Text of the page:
Sealed Air slams rivals for 'market misinformation' over chlorine use in cheese packaging
Speaking at Sealed Air Cryovac's Packforum Cheese 360° event in Paris, Eugenio Longo, director SmartLife, Sustainability Solutions Consultancy Services, presented results from a new study showing that the environmental impact of the firm’s polyvinylidene chloride (PVDC) barrier bag was not greater than alternatives.
Longo told industry delegates: “A lot of our customers are concerned by the fact that our bags contain PVDC, because it is a polymer that contains chlorine, and a lot of supermarkets have banned chlorine-containing polymers such as PVC, and obviously have put our bags in that category.”
But Sealed Air’s new study showed that its barrier bags could not be considered like PVC, and that PVDC had a specific role in cheese packaging, Longo said.
Although he added that Sealed Air (2011 turnover: $7.906bn) also made EVOH-based barrier products, he said. “We wanted to show the sustainability benefits of continuing to use PVDC.
“PVDC offers a superior barrier that EVOH cannot offer, and obviously more cheese waste is the wrong thing to do from an environmental and cost perspective. So you really want the bag that provides a better barrier and a longer shelf life, to increase product profitability and cut waste levels.”
Tackling market ‘misinformation’
Application results compared Sealed Air’s barrier bag (NewGen3055 (PVDC) to OSB3000 (EVOH) and XG300 (nylon and EVOH) alternatives. “This shows that the fact that chlorine is in the product has no environmental impact. The PVDC will provide a longer shelf and, in some cases, less waste within your specific supply chain,” Longo said.
Longo said the study provided a factual basis for Sealed Air’s sustainability claims and “addressed misinformation that existed in the market”. He added that the firm’s sales and marketing teams were now taking the presentation and white paper to customers and retailers across Europe.
Moreover, the amount of chlorine in the NewGen bags (4.6%) was comparable to that found in common foods such as cheddar cheese via salt (4%) and bacon (7%), Longo explained.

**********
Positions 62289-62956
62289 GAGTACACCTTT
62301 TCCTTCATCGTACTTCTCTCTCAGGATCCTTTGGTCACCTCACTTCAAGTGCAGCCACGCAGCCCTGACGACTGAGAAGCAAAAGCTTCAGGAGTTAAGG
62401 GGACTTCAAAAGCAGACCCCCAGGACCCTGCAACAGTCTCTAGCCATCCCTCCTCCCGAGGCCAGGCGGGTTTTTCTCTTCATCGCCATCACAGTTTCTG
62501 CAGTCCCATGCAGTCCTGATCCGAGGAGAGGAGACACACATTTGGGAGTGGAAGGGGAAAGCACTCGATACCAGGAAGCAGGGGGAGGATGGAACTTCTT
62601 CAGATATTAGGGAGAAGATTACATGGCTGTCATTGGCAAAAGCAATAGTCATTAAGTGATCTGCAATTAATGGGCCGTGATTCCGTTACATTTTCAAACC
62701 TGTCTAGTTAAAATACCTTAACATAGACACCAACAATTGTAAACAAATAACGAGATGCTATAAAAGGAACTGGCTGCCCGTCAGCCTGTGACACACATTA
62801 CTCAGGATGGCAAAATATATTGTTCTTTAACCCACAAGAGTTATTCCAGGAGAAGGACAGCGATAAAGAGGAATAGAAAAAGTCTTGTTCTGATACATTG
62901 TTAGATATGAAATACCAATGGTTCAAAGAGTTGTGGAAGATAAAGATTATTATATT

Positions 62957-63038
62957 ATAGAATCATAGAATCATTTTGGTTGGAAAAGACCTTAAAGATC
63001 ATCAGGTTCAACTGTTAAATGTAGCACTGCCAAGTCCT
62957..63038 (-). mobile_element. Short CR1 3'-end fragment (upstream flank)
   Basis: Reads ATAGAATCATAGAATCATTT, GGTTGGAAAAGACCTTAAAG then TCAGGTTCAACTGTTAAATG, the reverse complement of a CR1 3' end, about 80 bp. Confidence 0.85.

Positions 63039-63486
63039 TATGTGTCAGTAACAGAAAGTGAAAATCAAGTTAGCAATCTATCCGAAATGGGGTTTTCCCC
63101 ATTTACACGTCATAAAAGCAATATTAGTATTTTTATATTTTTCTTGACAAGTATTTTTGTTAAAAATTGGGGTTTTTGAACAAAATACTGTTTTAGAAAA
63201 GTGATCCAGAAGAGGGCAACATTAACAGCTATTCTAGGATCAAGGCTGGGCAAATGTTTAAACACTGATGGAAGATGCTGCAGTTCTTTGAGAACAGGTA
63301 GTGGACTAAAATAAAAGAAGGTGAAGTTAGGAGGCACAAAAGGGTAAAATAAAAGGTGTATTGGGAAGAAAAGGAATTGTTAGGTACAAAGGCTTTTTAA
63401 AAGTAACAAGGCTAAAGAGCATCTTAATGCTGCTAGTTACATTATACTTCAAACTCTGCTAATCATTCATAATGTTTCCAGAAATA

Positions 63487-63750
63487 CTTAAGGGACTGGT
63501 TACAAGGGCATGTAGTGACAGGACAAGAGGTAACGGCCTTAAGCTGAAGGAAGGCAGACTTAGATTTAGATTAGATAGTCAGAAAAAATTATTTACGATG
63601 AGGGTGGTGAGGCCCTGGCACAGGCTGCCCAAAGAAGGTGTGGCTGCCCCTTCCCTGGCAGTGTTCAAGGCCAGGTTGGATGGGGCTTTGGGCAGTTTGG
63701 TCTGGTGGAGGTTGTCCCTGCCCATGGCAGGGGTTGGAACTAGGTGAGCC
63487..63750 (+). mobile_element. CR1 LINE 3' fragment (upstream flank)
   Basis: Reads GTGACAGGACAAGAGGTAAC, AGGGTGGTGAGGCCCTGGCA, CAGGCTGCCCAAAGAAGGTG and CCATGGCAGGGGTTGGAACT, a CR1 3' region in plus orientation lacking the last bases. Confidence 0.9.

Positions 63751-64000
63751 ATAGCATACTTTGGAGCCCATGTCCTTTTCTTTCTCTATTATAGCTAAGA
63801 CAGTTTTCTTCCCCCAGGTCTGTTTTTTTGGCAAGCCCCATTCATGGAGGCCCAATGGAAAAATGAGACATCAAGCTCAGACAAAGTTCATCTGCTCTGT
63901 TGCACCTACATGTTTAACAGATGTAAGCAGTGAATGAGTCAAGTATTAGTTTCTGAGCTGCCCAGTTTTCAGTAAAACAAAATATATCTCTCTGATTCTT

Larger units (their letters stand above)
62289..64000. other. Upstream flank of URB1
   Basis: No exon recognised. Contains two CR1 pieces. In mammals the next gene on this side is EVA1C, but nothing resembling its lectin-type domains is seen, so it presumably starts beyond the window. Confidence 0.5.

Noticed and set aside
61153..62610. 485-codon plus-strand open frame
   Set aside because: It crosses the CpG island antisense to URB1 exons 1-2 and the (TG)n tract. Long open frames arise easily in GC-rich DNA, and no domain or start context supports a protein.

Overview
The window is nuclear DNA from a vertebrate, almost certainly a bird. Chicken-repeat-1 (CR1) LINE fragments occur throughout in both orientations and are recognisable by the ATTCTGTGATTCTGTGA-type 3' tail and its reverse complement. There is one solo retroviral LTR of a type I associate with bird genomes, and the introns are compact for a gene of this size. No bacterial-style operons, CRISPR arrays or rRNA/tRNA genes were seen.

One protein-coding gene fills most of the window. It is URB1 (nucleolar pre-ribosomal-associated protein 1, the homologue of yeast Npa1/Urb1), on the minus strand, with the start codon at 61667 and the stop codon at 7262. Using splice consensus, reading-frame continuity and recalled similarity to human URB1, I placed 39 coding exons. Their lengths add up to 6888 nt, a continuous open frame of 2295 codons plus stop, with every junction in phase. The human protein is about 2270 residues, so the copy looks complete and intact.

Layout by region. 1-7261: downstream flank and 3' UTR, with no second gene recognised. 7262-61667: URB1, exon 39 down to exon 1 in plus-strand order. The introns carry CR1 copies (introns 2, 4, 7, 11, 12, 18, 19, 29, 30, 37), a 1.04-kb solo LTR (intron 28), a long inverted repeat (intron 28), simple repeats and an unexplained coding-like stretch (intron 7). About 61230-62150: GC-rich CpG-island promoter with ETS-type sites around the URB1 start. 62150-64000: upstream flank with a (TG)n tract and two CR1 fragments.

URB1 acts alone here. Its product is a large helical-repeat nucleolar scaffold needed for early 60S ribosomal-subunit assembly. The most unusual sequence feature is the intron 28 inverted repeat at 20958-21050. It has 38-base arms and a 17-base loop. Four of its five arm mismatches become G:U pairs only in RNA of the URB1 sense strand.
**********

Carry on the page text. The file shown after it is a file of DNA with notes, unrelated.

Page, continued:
Longo said: “The role of chlorine in our PVDC bags is to preserve the cheese by creating a barrier to oxygen, while the role of chlorine (via salt) in cheese is to preserve and provide a taste. This is why the impact of making these bags cannot be compared to making a PVC package.”
Undue focus on packaging waste
Moving beyond PVDC, Longo said a wider SmartLife life-cycle analysis (LCA) of cheese showed that the environmental impact of producing it was very high, but not so different from other products.
He said: “In such a product the most important thing to do is reduce waste – you want to deliver as much cheese as you want to your consumer, because that’s what’s going to have the highest impact.
“So life cycle thinking enables you to improve your material, energy and carbon efficiencies – that should reduce your waste levels. And in waste there’s a lot of value – products you don’t waste you sell, you’re making more money.”
Discussing the impact of waste, Longo glossed a slide showing the relative carbon footprint value (packaging versus product waste).
“If you consider that the carbon footprint of the packaging is 1%, then just by producing 2% of cheese waste, you actually have compensated for the carbon footprint of the packaging,” he said.
“A lot of people focus their impact upon packaging, and the environmental impact of packaging, but in reality if you develop a packaging that reduces your food waste by 2%, then you have paid for the impact of your packaging. So this is how serious the food waste problem is.”
He added: “The carbon footprint of making [1kg of] cheese is 52% higher than making the packaging, so this is where the focus should lie.”